Event to help youth pursue their dreams off the beaten path
Dr May Ooi tells young people about sacrifices to achieve MMA dream
She walked away from her home and family and lived for two years in a gym while barely making ends meet, all because of her passion in pursuing a dream career.
Dr May Ooi also gave up a potentially lucrative career in medicine after practising for three years in her efforts to become a mixed martial arts (MMA) fighter.
Typical of most Singaporeans, her family and friends freaked out, but the former Olympic swimmer withstood their resistance to achieve a successful career in MMA.
Dr Ooi, 42, was one of several industry experts who conducted talks, workshops and sessions at the Shine Now conference yesterday, speaking to young people on pursuing their dreams.
More than half of the tertiary students interviewed in a recent survey had said they did not feel confident in pursuing their dream jobs, especially in industries outside of the traditionally recognised ones.
As part of a year-long engagement exercise by the National Youth Council (NYC), the survey of more than 100 tertiary students found that Singaporean youth still feel constrained by traditional definitions of success and are uncertain as to how and whether they can chart their own path in life.
To address such concerns, the NYC piloted Shine Now - a two-day conference organised in partnership with youth organisations to help young people overcome their fears and concerns by exposing them to individuals who have achieved success in various fields.
Today, Dr Ooi has gone from running a "small gym built on a dream" to scoring multiple wins in MMA, representing Singapore in various disciplines at major sporting events, and running her own Capoeira school.
She is also a motivational speaker and has been featured in the Singapore Tourism Board's campaign Passion Made Possible.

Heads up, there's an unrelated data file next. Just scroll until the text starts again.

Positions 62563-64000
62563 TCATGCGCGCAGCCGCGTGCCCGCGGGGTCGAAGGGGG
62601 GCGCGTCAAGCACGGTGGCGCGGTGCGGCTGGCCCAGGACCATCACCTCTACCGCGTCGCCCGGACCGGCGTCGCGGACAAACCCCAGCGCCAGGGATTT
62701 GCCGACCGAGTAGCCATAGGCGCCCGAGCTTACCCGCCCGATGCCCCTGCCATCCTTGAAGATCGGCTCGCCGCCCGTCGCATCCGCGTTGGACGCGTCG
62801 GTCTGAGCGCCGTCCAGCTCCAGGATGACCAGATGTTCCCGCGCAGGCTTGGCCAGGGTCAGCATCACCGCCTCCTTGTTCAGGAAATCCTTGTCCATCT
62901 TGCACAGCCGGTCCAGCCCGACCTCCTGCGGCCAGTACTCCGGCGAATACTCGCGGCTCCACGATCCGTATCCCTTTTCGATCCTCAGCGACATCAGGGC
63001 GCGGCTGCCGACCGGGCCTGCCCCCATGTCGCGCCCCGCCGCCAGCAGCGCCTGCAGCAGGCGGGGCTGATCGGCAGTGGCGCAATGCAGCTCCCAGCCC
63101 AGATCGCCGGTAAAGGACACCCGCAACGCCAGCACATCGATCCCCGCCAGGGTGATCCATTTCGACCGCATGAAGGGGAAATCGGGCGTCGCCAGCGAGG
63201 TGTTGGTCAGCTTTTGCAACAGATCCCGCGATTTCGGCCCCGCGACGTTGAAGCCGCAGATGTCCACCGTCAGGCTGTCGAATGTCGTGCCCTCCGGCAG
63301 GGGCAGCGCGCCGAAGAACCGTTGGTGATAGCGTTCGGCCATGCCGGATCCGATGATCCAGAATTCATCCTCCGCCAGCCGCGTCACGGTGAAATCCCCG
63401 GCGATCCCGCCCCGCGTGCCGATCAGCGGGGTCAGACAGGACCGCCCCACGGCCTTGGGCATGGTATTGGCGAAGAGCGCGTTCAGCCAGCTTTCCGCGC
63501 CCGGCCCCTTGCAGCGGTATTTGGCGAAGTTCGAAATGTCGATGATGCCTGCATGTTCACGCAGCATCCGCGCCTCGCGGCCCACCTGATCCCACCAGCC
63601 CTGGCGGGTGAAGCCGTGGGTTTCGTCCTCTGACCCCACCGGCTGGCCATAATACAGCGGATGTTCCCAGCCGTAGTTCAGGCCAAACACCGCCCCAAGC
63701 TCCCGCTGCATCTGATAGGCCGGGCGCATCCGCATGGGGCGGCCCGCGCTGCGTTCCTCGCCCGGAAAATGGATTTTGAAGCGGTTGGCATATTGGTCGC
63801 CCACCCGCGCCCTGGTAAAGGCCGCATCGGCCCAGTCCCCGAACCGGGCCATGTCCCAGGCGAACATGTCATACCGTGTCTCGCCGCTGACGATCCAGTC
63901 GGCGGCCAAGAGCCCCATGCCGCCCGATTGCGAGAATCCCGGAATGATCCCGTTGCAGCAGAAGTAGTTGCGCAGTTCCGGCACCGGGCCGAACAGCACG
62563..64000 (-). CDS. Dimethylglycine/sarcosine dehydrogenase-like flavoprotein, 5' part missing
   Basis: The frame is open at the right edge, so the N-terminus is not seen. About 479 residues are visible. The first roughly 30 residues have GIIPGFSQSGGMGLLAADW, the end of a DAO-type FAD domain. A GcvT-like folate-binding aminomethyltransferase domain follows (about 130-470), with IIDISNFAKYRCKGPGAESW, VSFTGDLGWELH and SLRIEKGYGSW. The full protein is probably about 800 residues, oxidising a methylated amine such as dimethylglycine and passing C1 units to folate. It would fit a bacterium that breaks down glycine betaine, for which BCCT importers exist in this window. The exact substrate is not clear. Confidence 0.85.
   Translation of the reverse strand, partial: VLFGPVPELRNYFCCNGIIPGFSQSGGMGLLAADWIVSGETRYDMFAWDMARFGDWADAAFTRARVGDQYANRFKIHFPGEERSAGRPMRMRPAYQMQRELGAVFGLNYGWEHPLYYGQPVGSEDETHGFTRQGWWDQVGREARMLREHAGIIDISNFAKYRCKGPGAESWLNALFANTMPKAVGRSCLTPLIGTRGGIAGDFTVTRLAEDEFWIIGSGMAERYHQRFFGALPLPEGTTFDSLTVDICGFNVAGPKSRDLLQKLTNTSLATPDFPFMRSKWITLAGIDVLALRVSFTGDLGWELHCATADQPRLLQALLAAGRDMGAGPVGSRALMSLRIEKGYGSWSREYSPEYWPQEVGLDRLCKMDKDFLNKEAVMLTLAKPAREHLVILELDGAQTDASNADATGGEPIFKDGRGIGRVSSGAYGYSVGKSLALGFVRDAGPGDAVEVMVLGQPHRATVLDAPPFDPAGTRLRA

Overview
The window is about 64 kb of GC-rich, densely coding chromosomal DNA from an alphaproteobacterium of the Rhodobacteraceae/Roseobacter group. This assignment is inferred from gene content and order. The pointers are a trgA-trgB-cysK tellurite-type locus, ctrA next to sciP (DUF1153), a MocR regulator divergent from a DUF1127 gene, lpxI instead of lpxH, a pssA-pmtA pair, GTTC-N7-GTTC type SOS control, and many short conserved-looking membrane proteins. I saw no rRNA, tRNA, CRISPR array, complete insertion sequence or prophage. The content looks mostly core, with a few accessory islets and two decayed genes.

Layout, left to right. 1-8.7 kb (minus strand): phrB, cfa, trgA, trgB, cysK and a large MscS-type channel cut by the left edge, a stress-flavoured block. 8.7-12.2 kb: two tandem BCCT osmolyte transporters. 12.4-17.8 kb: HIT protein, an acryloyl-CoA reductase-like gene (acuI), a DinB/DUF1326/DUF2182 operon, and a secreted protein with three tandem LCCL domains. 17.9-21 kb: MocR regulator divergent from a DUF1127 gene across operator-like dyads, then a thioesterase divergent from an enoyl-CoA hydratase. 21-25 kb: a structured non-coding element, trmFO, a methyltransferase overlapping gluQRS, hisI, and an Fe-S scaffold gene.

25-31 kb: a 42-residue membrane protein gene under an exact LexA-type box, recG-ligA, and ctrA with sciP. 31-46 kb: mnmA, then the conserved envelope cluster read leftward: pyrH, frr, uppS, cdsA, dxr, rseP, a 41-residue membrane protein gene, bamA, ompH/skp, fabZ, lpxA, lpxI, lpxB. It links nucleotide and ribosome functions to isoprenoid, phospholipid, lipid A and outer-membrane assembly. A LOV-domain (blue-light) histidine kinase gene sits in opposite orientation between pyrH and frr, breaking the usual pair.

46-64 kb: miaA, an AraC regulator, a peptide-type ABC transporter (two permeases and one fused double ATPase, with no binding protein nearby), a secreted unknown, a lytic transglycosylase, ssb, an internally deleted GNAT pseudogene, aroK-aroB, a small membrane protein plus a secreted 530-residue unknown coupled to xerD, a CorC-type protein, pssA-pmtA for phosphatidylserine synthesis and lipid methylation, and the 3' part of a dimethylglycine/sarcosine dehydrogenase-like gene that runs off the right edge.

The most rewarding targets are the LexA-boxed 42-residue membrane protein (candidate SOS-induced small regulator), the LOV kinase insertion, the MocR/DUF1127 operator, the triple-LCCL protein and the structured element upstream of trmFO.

Dr Ooi, who retired as a professional fighter last year, said she has since mended ties with her family members, who now trust her decisions and know she will do her best in anything she chooses to do.
She said: "It's about knowing what you're good at and working hard at it. There is no shortcut, no app you can download, it is about consistency and patience.
"You have to be dogged about it, taking little steps forward no matter how many times you fail. Don't let negativity and people talk you out of it."
WHAT'S YOUR DREAM?
Minister for Education Ong Ye Kung, the guest of honour at Shine Now, said he was stumped when his daughter asked him what his dream was when he was her age.
He later realised that he did not have one.
He told his audience, mainly people aged 18 to 26: "If I had asked my parents this, they would probably have said, 'What are you talking about? Go study.'
"I told my daughters that I don't think I dreamt or had a passion, but I was very serious about the journey I was taking."
He added that he did his best at each step of the way, never really thinking about a destination or what his passion was.
But he stressed this is no longer the case for today's generation - youth are no longer looking merely at survival or just the journey, but they want to pursue their dreams and passions.
He said: "Now there are many pathways, it is not like the past, where sometimes there is only one dominant pathway, which is often going to an institute of higher education, come out with a qualification, go to a company and apply for work.
"Today, there are many more pathways, some don't need a degree... so we don't need to follow the same traditional pathway."